Commission renews county administrator's contract for three years

The commission also raised concerns about perceptions that its tourism chief's business is a conflict of interest.

County Administrator Craig Coffey (File photo by Anastasia Pagello.)
County Administrator Craig Coffey (File photo by Anastasia Pagello.)
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County Administrator Craig Coffey's contract came up for an automatic three-year renewal this week: The County Commission, by contract, would have to notify him by Oct. 23 to stop it from taking place. But that wasn't on the agenda for the Monday, Oct. 19 County Commission meeting, although commissioners ultimately took a vote and approved the three-year renewal unanimously. 

Coffey's contract will now continue through Feb. 23, 2019. He's currently paid about $152,000 per year, plus benefits.

But one commissioner raised questions about the wisdom of approving the contract before Coffey's performance evaluation, another criticized the evaluation method, and audience members chastised the board in the meeting's public comment period for not adding the issue to the meeting's agenda.

Commissioner Charlie Ericksen raised the issue at the meeting, noting that it was the board's last opportunity to discuss the contract renewal.

"I'd like to make a motion that we delay the decision until we have delivered the administrator's annual performance appraisal, which I believe we'll do Nov. 15, and have discussed it as a group in a workshop (Board of County Commissioners) meeting," he said.

Commissioners went into the meeting aware that there would be public interest in the contract renewal: Local online news source had already interviewed most of them for a news story headlined "County Administrator's and Attorney's Contracts May Renew Through 2019 Without Discussion," which was published earlier in the day. 

"It's always good to look in the mirror on a regular basis, and, as a group, to make sure that we’re headed in the right direction with the right leader."

—Charlie Ericksen, county commissioner

After Ericksen spoke at the meeting to make his motion, Commissioner Barbara Revels said his approach "makes sense, as far as extending the contract after airing a review."

But no one seconded Ericksen's motion, which then died.

Commissioner Frank Meeker said the board could always fire Coffey if it needed to. 

"I figure I can extend the contract, and then with a motion and a second and three votes, terminate the contract," he said. He said later in the meeting that he had full confidence in Coffey.

Commissioner Nate McLaughlin asked County Attorney Al Hadeed if the commission could extend the contract only a month in order for the board to be able to review it later in a workshop, and Hadeed said he believed the board would need Coffey's consent to delay the automatic renewal.

Commissioner George Hanns, the commission's longest-serving board member, warned the commission against getting rid of an effective staff member who could be hard to replace.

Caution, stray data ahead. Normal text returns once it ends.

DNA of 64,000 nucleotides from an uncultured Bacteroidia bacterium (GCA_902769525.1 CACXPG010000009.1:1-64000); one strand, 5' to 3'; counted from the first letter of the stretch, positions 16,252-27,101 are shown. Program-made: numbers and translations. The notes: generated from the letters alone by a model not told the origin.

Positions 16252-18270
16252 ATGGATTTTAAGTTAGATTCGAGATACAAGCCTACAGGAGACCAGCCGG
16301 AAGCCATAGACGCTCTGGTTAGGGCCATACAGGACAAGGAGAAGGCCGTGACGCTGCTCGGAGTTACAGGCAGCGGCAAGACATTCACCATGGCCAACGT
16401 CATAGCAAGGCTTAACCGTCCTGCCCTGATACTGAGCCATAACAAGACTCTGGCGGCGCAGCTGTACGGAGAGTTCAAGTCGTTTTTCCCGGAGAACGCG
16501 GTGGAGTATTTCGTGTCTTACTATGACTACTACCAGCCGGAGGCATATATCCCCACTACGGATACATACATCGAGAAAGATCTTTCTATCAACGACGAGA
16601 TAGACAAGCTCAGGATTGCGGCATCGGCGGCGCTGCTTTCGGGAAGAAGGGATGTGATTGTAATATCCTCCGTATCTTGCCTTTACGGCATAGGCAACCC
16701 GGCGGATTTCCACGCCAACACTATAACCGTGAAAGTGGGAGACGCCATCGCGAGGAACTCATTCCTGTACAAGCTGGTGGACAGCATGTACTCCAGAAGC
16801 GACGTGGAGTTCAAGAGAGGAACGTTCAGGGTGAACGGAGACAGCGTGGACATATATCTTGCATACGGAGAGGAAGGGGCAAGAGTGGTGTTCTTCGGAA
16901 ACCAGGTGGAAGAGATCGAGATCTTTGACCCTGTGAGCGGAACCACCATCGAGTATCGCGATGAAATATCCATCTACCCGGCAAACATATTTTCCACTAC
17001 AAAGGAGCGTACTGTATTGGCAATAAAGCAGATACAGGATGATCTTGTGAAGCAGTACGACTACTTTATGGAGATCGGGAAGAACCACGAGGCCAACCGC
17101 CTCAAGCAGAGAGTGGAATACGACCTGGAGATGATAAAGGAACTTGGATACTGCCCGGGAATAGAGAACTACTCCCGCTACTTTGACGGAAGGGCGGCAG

"I know what it's like living through many transitions where when the going gets tough, some people like to bail out and go headhunting and get rid of somebody, and then we're stuck with a mess, and then nobody can come on board and deal with existing conditions," he said. "Let's deal with whatever we have to deal with. We have some dedicated people, but I'm certainly not leaning toward eliminating someone who has been a mainstay in our organization and has a familiarity with all the different contracts and negotiations and everything that we've dealt with. It's not easy to replace that knowledge."

McLaughlin said all of Coffey's evaluations are available for review, and the process is transparent; he saw no reason not to have the contract renew automatically. 

Revels said she felt like she was critical of Coffey whenever she saw "something that should be handled differently," and suggested that he "pay attention to the human side" of the county's administration, and she agreed with Ericksen when Ericksen called the form used to evaluate Coffey "a popularity type of a form" with questions that are "very hard to get any objective measurements out of."

Ericksen said he wanted to make it clear that his motion was "not to bash the county administrator."

"It's always good to look in the mirror on a regular basis, and as a group, to make sure that we're headed in the right direction with the right leader," he said. "And my comments are not to imply that I have negative view of his performance, but it's, again, to also assure the 100,000 individuals out there that we have the right person in place, and we're supporting him, and we truly believe we have that."

Revels said she thought it should have been on the agenda. 

"I think for the public's point, as well as our employees: If there is a drop-dead date, which is today, that we have to give notice of up or down what we want to do, I think that it would have been more transparent, and more actually supportive, to have notified us and put it on the agenda. ... It just doesn't give a good feeling when (Coffey's and Hadeed's contracts) are just not brought up at all."

McLaughlin motioned to approve Coffey's contract, and the board approved it unanimously.


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